Written by 12:59 pm Expats, Investing & Economics

Real Estate Investing for People Abroad: The Basics.


Real estate. If there’s one investment type that everyone’s familiar with, it’s this. We literally spend our lives surrounded by it. In most places, you can’t go more than a few steps without running into a real estate agency or a property for sale.  But as omnipresent as it is, fewer investment vehicles are as misunderstood as real estate. We want to explore why that’s the case and clear up some of the mystery.

The attraction

Real estate is all around us. We live in houses or apartments. We work in office buildings and stores. When we eat at restaurants or go shopping, we’re doing so in someone’s property.   

It’s what economists call a scarce resource. There is only so much physical space available in any given place.  If there’s a lot of demand for property in that space, then whoever owns the space stands to benefit handsomely.

Perhaps more importantly, we can touch real estate.  This sensory connection allows us to assign value to it, fueling our fascination.  And as any renter will tell you, when we see our money going to someone else for rent each month, we wonder if we’re on the right side of that transaction. 

Put together, these factors attract investors of all ages and experience. Given this natural attraction, we should ask: is real estate a ‘good’ investment?  Further, should people living abroad invest in properties?  

Before we can answer these questions, we need to lay some groundwork to build up our knowledge.

Different types of real estate and their uses

Real estate generally falls into three different categories:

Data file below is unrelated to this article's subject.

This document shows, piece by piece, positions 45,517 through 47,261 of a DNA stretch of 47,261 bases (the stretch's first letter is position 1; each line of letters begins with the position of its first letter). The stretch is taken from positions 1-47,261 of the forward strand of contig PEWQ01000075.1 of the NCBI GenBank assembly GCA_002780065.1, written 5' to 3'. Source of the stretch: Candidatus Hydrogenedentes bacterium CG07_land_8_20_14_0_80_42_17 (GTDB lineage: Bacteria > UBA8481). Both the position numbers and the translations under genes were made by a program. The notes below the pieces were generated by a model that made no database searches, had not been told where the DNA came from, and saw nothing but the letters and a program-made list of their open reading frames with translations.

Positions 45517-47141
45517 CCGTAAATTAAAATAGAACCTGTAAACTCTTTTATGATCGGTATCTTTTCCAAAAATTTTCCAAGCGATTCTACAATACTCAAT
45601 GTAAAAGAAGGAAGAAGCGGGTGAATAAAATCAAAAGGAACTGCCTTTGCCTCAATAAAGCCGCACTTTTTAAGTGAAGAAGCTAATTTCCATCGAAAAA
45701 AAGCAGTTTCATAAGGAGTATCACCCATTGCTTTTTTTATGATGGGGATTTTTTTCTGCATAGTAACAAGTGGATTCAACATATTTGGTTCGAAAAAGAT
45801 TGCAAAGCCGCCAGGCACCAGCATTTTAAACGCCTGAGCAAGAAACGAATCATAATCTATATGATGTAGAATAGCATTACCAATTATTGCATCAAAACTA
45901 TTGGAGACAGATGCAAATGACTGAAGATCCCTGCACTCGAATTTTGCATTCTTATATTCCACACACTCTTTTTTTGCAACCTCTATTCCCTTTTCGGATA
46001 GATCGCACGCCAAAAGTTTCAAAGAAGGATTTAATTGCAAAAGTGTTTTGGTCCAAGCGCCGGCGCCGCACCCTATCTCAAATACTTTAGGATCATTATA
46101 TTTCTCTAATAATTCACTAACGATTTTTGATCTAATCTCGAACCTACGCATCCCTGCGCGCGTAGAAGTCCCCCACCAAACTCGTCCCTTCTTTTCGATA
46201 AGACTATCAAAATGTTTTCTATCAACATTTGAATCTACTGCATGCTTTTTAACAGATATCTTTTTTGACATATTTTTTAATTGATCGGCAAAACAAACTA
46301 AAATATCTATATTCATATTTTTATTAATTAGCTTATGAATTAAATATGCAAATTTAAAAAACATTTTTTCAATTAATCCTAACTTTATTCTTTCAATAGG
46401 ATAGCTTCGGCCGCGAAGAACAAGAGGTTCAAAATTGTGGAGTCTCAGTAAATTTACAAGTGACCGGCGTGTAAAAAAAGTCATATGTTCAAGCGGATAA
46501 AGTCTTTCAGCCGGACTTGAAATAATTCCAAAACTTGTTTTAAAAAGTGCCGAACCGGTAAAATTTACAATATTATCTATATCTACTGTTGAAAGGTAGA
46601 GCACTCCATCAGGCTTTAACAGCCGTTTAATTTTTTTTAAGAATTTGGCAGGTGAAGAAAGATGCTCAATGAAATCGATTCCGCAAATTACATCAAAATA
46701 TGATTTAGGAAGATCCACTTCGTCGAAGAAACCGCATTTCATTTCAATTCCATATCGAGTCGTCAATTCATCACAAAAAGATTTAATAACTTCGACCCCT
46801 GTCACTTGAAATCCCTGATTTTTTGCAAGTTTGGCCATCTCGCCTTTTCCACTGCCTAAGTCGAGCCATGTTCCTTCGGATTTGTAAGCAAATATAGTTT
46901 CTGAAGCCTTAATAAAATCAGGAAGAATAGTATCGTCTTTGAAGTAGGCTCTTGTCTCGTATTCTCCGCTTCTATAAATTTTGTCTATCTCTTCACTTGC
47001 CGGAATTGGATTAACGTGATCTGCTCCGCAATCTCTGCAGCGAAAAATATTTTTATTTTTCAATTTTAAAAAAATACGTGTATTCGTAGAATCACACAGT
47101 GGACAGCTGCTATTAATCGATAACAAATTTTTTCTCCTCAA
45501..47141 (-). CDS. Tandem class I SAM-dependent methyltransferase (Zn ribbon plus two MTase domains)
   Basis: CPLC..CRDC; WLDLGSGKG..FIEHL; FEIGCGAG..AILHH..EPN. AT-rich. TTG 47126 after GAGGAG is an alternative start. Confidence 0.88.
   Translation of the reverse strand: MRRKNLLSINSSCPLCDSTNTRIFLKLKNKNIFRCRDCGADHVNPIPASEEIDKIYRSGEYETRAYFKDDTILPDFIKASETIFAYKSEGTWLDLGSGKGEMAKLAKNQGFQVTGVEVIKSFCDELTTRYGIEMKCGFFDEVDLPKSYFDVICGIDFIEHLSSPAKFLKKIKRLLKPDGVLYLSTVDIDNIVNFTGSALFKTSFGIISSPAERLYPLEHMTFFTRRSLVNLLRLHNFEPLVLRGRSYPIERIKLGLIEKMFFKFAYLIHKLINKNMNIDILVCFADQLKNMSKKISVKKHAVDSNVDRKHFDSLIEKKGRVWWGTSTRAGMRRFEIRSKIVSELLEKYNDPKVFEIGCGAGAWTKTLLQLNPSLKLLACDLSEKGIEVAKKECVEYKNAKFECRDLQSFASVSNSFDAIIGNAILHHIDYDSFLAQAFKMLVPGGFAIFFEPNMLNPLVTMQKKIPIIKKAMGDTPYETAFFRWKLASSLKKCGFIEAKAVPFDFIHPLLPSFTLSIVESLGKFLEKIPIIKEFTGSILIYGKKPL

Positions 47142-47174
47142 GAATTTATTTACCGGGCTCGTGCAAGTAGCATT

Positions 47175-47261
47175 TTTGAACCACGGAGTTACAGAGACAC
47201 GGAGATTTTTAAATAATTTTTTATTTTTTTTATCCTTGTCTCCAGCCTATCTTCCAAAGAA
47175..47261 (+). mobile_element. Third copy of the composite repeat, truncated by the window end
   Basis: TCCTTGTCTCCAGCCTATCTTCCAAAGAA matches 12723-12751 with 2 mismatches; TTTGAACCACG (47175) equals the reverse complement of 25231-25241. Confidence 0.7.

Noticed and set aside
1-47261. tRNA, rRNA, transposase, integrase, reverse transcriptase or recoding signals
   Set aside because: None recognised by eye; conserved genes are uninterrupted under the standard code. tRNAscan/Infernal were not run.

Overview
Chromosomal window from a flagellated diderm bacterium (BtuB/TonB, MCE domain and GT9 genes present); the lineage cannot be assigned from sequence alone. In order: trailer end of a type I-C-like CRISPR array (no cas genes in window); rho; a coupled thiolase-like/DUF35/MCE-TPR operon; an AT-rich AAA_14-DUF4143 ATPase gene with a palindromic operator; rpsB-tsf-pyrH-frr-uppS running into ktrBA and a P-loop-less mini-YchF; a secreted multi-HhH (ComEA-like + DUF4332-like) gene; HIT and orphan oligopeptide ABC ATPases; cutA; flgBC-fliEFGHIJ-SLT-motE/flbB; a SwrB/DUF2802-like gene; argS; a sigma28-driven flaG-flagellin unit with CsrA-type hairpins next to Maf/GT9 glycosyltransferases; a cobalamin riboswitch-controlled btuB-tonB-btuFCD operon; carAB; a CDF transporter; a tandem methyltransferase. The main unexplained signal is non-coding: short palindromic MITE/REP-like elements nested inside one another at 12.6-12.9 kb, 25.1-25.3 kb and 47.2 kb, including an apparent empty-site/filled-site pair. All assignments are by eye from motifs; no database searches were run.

• Residential 
  • Commercial
  • Land

Residential real estate are places where people live.  Usually, people purchase a house or an apartment to live in as their primary residence. 

Buying multiple residential properties are also popular with investors, for reasons we’ll explore below.

Commercial real estate is any property used for commercial purposes. Office buildings, gas stations, restaurants, supermarkets, and hotels are all forms of commercial real estate. 

Investing in commercial real estate requires a considerably substantial investment — think millions of euros at the minimum.  Therefore, most individual investors cannot access it, at least not directly. 

We also include industrial real estate with commercial properties. While there are some differences between commercial and industrial real estate, they share more similarities with each other than with residential real estate.   

Land investors buy undeveloped property in hopes that it and the surrounding area will become a target for developers at a future date.  Investing in land requires patience. While the goal is to sell it to a developer to convert the land into commercial or residential real estate,  it can take years, if not decades, for a buyer to come along and purchase the land. 

How real estate generates returns

Like any investment, real estate (should) create returns.  The two ways it does so are:

  • Income generation
  • Capital appreciation

Income generation is just a fancy way of saying “rent.” In this scenario, the real estate investor owns some property — like an apartment — and rents it out. The rent generates additional income for the investor, which she can use for whatever she likes.